Becoming Reacquainted With Ruth Asawa, the Groundbreaking Artist Who Integrated Her Work and Her Life
Ruth Asawa was born in Norwalk, California, in 1926 to immigrant parents. She and her siblings dutifully worked on the family’s vegetable farm—one of Asawa’s jobs was to string up green beans every year—until the family was separated and imprisoned in 1942 following the signing of Executive Order 9066, which resulted in the incarceration of about 120,000 people of Japanese ancestry in concentration camps across the U.S. during World War II. Asawa was 16 years old when she was first interned at the Santa Anita racetrack in Arcadia, California. At the camp, she took art classes with Disney animators who were also imprisoned there.
After five months at Santa Anita, Asawa, along with her mother and siblings, was sent to the Rohwer War Relocation Center in Arkansas, where she spent another year. She was able to secure an early release for college and enrolled at Milwaukee State Teachers College, studying to become an art teacher. In her fourth year, she was told that due to lingering anti-Japanese sentiment, working in a school to fulfill her student-teaching requirement would be too dangerous. Blocked from finishing her degree, she made the pivotal decision to follow two Milwaukee friends to the legendary Black Mountain College, in North Carolina, to study art. She arrived in the summer of 1946.
Experimental in nature, Black Mountain College encouraged interdisciplinary learning within the arts and a subversion of teacher-student hierarchies. The school drew such luminary creatives as Josef and Anni Albers, John Cage, Merce Cunningham, and Willem de Kooning as teachers. In many ways, Asawa was the “ideal student” and the embodiment of the 20th-century avant-garde that Black Mountain fostered, Helen Molesworth, the organizer of the David Zwirner show, said at an exhibition preview last week.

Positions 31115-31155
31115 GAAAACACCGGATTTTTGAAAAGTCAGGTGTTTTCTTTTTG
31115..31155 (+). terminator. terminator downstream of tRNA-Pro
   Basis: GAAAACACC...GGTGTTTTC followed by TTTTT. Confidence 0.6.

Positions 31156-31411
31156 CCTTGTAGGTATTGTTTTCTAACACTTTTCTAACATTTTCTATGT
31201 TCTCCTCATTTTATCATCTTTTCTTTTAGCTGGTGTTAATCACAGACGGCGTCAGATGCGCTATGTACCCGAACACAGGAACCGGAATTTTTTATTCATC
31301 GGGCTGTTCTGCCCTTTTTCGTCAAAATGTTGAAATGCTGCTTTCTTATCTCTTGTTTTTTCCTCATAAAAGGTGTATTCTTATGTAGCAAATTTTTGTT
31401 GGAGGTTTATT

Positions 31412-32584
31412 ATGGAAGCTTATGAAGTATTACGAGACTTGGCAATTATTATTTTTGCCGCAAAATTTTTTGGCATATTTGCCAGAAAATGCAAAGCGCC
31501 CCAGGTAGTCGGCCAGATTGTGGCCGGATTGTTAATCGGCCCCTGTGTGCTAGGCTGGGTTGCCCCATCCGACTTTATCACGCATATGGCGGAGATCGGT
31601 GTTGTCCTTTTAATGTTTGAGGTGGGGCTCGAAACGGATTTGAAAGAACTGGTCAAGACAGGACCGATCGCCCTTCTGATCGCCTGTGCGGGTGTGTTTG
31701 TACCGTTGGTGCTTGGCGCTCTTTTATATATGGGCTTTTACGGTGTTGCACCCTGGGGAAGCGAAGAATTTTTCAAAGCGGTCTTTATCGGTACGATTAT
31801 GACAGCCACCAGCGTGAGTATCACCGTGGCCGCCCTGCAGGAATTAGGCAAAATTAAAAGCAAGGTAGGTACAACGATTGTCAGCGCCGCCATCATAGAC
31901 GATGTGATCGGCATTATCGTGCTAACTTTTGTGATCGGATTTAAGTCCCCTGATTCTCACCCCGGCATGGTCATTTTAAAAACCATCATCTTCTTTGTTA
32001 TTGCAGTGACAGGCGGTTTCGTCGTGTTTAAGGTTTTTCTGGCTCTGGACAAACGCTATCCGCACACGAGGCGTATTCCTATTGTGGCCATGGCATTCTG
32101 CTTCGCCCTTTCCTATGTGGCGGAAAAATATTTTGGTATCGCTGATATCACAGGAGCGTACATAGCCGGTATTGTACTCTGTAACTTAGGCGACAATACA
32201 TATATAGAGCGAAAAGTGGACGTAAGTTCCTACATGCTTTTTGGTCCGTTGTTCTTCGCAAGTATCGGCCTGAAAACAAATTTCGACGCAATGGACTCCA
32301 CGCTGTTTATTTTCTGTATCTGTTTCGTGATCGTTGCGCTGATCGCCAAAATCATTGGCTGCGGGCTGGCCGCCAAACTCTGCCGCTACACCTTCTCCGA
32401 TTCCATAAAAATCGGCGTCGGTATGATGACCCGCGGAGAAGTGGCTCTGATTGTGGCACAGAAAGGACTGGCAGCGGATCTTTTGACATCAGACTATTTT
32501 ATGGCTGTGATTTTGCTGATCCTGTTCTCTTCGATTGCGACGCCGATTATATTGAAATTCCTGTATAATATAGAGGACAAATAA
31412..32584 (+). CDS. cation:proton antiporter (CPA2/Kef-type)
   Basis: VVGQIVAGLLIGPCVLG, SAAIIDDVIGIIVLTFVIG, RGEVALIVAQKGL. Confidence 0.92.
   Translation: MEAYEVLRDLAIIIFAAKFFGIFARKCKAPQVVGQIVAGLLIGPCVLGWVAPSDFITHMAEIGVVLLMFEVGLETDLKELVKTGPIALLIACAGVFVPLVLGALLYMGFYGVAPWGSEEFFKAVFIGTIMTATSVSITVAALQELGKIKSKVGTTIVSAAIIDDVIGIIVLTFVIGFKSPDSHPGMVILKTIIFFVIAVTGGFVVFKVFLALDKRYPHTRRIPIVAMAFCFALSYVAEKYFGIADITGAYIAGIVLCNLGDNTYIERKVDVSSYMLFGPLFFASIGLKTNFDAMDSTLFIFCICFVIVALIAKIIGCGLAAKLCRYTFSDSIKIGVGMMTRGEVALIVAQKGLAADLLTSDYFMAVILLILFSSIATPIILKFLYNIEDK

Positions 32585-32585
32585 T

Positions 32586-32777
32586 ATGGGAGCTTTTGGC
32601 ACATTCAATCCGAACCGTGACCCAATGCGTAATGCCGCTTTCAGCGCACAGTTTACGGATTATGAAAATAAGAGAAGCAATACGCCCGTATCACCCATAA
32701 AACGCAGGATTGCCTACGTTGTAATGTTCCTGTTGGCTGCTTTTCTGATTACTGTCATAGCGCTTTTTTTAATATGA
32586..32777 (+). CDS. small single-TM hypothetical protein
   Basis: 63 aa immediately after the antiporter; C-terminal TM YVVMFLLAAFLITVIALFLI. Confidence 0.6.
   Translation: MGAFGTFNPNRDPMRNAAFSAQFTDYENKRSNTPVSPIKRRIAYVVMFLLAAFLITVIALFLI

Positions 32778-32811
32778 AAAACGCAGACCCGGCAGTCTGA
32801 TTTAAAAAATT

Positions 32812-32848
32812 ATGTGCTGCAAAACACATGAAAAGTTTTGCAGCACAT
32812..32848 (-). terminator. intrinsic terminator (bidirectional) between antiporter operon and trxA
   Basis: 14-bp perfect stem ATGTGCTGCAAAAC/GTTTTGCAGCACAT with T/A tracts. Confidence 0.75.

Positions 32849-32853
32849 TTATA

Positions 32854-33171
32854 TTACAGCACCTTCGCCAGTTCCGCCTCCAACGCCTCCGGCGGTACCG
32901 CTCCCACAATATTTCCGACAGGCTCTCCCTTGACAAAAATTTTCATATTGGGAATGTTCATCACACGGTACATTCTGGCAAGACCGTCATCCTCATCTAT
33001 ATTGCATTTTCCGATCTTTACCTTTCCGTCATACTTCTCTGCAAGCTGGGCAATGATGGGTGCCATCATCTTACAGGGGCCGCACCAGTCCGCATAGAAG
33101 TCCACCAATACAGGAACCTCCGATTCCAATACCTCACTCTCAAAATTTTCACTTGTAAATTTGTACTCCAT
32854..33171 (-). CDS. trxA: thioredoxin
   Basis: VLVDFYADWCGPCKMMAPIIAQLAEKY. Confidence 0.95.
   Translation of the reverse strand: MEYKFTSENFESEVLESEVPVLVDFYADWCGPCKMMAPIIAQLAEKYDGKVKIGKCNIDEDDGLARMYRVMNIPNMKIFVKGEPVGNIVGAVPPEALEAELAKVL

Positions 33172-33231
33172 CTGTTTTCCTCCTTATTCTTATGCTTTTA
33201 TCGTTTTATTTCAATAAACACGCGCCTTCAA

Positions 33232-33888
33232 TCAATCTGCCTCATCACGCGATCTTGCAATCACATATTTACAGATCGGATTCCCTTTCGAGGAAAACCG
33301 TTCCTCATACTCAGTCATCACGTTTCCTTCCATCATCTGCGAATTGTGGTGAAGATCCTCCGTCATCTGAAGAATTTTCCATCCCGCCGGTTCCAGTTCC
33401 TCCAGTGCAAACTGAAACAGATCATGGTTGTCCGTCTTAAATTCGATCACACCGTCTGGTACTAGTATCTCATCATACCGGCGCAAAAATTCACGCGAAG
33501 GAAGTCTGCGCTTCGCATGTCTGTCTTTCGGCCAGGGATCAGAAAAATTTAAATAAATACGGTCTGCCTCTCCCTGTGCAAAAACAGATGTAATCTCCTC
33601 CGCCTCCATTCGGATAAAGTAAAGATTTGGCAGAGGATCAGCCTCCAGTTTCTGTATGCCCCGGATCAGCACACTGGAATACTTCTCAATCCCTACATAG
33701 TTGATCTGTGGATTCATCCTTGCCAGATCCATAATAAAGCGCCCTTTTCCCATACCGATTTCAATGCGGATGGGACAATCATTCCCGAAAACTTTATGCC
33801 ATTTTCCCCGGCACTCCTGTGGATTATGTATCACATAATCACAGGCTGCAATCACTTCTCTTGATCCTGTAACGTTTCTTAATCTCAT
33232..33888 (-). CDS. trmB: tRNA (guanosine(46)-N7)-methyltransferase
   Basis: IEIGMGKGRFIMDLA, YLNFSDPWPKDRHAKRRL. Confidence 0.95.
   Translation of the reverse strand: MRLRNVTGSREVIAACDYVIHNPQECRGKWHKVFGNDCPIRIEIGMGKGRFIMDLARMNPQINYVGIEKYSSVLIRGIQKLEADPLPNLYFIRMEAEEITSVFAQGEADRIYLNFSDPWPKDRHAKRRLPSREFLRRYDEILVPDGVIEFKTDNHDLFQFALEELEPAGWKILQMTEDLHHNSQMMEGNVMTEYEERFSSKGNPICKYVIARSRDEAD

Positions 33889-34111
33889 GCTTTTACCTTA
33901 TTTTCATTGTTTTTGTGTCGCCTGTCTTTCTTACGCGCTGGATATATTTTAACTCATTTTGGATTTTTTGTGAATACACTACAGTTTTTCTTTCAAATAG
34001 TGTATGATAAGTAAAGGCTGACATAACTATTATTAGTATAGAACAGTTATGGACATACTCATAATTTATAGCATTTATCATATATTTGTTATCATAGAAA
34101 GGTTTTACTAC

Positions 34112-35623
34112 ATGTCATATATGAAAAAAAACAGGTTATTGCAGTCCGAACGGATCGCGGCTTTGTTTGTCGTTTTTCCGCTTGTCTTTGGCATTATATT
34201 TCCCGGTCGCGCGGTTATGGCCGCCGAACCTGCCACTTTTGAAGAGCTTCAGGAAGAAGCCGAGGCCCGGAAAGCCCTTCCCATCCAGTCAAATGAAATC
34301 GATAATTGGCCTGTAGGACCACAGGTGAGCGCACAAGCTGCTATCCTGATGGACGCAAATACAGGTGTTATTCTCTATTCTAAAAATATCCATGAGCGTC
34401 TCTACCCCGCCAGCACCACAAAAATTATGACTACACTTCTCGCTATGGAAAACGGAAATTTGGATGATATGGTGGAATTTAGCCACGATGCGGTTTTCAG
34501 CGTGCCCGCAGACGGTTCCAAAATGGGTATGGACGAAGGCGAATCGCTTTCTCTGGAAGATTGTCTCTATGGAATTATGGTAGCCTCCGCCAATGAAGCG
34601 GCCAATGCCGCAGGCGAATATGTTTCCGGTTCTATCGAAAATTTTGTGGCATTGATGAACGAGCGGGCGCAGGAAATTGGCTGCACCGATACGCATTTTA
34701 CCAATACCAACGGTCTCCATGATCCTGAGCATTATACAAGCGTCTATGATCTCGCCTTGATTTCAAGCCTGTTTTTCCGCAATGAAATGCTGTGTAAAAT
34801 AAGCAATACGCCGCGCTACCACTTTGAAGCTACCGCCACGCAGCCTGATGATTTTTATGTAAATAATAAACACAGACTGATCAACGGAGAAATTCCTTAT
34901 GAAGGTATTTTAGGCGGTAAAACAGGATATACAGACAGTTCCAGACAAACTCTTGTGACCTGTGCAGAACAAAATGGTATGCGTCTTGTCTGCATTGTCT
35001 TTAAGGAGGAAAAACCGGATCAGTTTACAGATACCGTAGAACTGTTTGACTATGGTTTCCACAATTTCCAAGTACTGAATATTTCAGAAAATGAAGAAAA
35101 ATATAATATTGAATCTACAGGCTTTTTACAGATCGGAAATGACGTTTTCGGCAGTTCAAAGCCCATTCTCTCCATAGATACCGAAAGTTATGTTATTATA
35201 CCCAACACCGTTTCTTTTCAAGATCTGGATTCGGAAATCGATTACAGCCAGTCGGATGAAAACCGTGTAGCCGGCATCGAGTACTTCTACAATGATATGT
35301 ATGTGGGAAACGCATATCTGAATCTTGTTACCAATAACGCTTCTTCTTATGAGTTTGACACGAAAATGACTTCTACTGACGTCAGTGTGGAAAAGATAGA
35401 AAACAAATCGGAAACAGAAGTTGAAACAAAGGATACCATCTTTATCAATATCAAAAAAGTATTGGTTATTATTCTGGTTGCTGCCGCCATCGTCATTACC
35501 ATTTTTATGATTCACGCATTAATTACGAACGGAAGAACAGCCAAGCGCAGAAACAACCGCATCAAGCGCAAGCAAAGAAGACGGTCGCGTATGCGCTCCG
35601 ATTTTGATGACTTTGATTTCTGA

Asawa’s teachers at Black Mountain, especially Josef Albers and Buckminster Fuller, proved formative in both aesthetics and philosophy. Albers brought principles of the Bauhaus—the influential German art school that emphasized formalism, repetition, and handiwork—into her creative process. “The thing that really impressed me most about both Bucky and Albers is that they made a lifetime commitment—they weren’t interested in ideas that were solved. They were only interested in ideas that didn’t have a shape yet,” Asawa said in a 1978 documentary.
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